How to feed live insects?

Feeding live insects to the Venus flytrap is tricky. In most cases, the insect will fly away. To avoid this, place the insect in a small container and place it in the fridge or freezer for several minutes- the cold temperature will stun the insect making it lethargic. Then with a tweezer place the insect in the trap; at the same time, you may need to trigger the hair for trap closure. Unfortunately, most people do not like to feed live insects for several reasons:

  • They are squeamish about holding them
  • Live insects are sometimes difficult to purchase. 
  • Even collecting live insects around the home is not easy
  • Plus when you purchase a few insects at a time, some may die in captivity. So it is not realistic to be running off to the pet store every 2-4 weeks in search of live insects.

What type of dead prey can I feed the Venus flytrap?

  1. While you can feed the Venus flytrap any small dead prey, the International Carnivorous Plant Society recommends rehydrated bloodworms, which you may be able to buy from select pet stores.
  2. If you are going to be using dead prey (e.g. crickets, mealworms, bloodworms), then you need to rehydrate them with a few drops of water for 30-45 minutes before feeding. These prey/worms are readily available and cost less than $10 for a large container.


To ensure that you have fed the Venus flytrap properly, you still need to monitor it. If the trap did close with the prey, then you have accomplished the first stage of feeding. But sometimes the trap may reopen and the plant may reject the food. If the trap remains closed for 2-4 weeks, then the prey is being digested and you have accomplished the task of feeding.

The best recommendation

If you want your Venus flytrap to thrive, give it ample sunshine and general care. Further, if you do not want the hassles of feeding it live or dead insects, then the best option is to leave the windows open and its exotic colors will attract many insects like the housefly and other bugs into the home and invariably one will get trapped by the plant- this is what happens in nature. If you notice that the Venus flytrap has not caught any insect for 4-6 weeks, then you can always feed it dead or live insects.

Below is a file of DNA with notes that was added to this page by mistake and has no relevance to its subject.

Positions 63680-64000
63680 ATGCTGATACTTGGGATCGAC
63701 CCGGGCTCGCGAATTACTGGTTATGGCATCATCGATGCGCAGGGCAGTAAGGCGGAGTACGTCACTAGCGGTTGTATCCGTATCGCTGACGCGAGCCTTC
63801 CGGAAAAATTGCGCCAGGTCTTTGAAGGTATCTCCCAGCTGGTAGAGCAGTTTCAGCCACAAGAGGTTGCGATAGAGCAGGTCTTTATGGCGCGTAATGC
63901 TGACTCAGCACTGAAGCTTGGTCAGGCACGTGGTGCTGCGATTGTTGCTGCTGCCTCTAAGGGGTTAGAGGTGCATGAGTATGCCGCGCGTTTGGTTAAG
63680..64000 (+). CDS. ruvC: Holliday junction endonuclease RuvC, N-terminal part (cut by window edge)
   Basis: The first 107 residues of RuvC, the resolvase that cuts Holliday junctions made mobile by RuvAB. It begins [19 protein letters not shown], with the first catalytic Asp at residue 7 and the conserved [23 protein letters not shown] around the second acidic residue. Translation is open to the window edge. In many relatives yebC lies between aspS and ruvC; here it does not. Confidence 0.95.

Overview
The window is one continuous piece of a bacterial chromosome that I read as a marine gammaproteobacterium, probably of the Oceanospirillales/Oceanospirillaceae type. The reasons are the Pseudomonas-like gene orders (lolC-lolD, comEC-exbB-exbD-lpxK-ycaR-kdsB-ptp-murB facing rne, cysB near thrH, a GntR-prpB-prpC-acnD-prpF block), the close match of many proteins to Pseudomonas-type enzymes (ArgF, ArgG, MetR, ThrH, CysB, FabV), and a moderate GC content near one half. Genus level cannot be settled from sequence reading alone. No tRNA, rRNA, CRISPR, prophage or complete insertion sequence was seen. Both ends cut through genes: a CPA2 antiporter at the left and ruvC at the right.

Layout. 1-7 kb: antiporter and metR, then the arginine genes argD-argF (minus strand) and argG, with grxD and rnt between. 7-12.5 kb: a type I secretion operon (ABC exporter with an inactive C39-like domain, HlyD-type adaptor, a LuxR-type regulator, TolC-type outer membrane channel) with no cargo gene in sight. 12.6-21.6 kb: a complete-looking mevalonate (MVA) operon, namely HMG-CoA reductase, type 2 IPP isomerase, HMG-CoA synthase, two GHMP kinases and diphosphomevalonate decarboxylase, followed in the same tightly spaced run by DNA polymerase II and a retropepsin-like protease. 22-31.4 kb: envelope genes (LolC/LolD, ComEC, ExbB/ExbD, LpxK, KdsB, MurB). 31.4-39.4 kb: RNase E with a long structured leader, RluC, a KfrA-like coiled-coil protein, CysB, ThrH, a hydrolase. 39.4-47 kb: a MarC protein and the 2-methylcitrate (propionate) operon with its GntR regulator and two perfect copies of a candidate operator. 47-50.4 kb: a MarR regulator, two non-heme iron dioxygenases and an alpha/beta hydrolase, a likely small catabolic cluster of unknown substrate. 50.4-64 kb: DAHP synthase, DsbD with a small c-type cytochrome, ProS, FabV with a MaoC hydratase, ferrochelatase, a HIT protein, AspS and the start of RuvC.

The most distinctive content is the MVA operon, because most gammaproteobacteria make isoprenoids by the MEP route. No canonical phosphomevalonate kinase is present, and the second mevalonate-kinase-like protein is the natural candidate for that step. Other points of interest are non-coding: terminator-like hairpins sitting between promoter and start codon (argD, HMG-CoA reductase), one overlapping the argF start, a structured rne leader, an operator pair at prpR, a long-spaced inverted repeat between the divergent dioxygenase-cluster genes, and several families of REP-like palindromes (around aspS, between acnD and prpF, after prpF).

If you reside in the South where the weather is warm all year round, then you can plant the Venus flytrap outside and it will capture its own prey. But remember this is a tropical plant and it does not tolerate cold weather well. So for those living in the cooler parts of the USA, the Venus flytrap will only thrive indoors.

What to avoid?

  1. Unlike normal plants, the Venus flytrap thrives in nutrient-poor soil. This means you should avoid adding any type of fertilizer to the soil, or it will permanently damage the roots. 
  2. All ‘plant foods’ sold in commercial stores are not meant for the Venus flytrap
  3. While the Venus fly trap is classified as a carnivorous plant, this does not mean you should feed it with table scraps of meat, chicken, or pork. The Venus flytrap does not thrive on meat like humans
  4. Avoid triggering the trap for no reason. The Venus flytrap expends a significant amount of energy during the trap closure and if you constantly trigger the trap, the plant’s growth will be stunted.


The Venus flytrap is a beautiful tropic plant but it has unique feeding needs. This is a plant that you should not buy on the spur of the moment but must have read up on its care. While feeding the Venus flytrap does not require a Ph.D., you still need to handle insects and worms. If you are squeamish about these creatures, then either you plant the Venus flytrap outdoors or opt for freeze-dried food.